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EDITORIAL | Opera Gets The Limelight On The Late Show With Stephen Colbert, But Does It Matter?

By Michael Vincent on January 11, 2017

Last week, opera fans were delighted to find South African soprano Pretty Yende performing an aria from Rossini’s The Barber of Seville on the Late Night Show with Stephen Colbert.

You can check out the video here:

Accompanied by MET orchestra members, Yende was remarkably poised and had no problem hitting the high E on live television.

The studio audience was clearly impressed. The Twittersphere also indulged with a near-universal deluge of positive vibes towards the 31-year old soprano from South Africa.

Colbert is a well-known opera and classical music lover and has featured a number of prominent opera stars on his show over the years. In 2012, he featured Placido Domingo in a memorable episode that saw the two perform “La Donna E Mobile” from Verdi’s Rigoletto together. He has also invited composer Philip Glass, violinist Itzhak Perlman, conductor Lorin Maazel and classical music critic Alex Ross on the show.

The question is, did the diva appearance foster any new opera fans, or was this just hopeful thinking?

According to our affiliate Norman Lebrecht, Yende’s appearance on The Late Show made almost no impact on her record sales. “She might as well have gone to bed early that night,” Lebrecht jested.

Of course, Yende’s relatively low physical record sales of her debut CD, A Journey, is not unique. Despite the ongoing number of high-quality releases by sterling artists, sales of physical CD’s have all but disappeared. In Canada, a certified platinum record went from 150,000 in 1982, to just 10,000 in 2002. You are lucky to reach 200 in 2016.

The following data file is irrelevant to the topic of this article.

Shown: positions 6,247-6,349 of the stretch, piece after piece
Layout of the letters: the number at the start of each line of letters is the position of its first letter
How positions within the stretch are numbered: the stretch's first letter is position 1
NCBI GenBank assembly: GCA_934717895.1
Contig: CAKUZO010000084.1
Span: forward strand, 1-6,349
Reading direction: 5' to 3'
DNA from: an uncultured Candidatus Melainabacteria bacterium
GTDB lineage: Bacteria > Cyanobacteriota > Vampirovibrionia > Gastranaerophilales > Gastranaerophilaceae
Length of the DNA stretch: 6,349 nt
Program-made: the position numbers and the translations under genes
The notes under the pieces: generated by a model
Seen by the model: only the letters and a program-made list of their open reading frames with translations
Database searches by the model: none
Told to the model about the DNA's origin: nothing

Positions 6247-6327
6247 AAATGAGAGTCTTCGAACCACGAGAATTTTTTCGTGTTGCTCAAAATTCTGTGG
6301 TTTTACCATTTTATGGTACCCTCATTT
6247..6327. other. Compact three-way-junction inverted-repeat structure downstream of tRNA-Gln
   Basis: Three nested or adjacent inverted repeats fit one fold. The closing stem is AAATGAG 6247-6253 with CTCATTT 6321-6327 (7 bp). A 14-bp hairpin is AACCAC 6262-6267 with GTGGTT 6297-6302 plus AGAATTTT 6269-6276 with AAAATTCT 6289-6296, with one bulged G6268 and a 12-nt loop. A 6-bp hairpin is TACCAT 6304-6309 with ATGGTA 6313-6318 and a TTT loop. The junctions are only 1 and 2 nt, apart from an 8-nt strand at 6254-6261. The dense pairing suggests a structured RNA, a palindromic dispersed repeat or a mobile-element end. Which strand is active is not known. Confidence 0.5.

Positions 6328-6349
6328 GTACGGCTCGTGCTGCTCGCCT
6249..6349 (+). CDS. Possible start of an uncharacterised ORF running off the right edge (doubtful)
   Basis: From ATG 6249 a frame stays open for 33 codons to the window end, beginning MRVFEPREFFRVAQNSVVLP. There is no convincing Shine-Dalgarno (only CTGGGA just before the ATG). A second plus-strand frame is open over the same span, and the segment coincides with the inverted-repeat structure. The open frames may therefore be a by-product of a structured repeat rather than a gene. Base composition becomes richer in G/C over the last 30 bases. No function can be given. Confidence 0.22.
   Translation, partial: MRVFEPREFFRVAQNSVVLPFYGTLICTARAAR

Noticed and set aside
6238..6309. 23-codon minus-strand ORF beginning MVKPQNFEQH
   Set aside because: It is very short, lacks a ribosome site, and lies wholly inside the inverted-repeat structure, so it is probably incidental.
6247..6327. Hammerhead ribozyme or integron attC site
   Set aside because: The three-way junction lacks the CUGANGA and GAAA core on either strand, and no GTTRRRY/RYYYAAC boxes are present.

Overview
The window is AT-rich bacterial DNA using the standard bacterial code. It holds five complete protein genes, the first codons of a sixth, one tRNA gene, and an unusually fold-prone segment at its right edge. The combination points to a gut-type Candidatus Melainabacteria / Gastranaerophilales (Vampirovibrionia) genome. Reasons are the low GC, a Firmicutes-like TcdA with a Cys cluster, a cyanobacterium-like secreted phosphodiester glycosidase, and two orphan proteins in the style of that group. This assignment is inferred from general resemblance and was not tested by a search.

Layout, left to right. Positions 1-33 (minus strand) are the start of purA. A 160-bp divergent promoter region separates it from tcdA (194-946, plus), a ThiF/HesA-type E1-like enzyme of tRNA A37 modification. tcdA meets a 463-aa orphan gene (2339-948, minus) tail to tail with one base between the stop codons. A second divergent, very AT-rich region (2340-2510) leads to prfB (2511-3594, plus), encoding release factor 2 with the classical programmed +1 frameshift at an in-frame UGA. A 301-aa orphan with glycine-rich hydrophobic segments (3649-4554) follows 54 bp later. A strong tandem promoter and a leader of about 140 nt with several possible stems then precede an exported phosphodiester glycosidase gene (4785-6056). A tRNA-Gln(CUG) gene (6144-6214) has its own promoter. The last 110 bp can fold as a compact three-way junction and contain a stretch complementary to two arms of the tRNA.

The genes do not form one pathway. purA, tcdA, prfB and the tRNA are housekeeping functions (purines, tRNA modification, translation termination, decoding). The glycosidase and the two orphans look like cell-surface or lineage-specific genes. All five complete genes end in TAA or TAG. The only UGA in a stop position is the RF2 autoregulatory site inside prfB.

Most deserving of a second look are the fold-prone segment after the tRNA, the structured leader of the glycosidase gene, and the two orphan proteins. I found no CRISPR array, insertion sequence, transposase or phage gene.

While many love to say low record sales are a symptom of the overall decline of classical music, I would argue it’s really due to the recording industry’s decision that streaming and digital-only releases are the way to go. Financial implications aside, what matters is that the music is still being recorded, released, and delivered, en mass – probably now more than ever.

But in terms of the audience response to Yende’s late night TV aria, there was one online commenter that said something interesting.

“The sad truth is that classical music on Colbert’s Late Show helps burnish Colbert, but not really the artists,” someone commented. “The audience gives standing ovations and they love and appreciate the ‘class’ that classical musicians or ballet dancers bestow, just not enough to buy the product or develop an interest in it. When they stand and ovate, they’re standing in appreciation of Colbert and themselves for showing good taste…”

This may be true, but opera has a long history of appearing on late-night television, and the same could be said for appearances between the 1950s to the 80s of stars like Maria Callas, Martina Arroyo, Plácido Domingo, Marilyn Horne, Leontyne Price, Richard Tucker, and Beverly Sills. Each made regular appearances on shows with Johnny Carson, Ed Sullivan, and Merv Griffin. This tradition has mostly died out these days, but opera’s moment in the limelight last week was a nod to that era, which judging from the positive response, seems to work as well as it ever did.

Art is not a zero-sum game. As Lord Darlington quipped in Lady Windemere’s Fan, a cynic was “a man who knows the price of everything and the value of nothing.”

Whether or not the performance resulted in a potential boom for the business of opera (however unlikely), that’s okay. We loved it anyway. Kudos to The Late Show for recognizing Pretty Yende’s voice and sharing it without apology, or explanation.


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Michael Vincent
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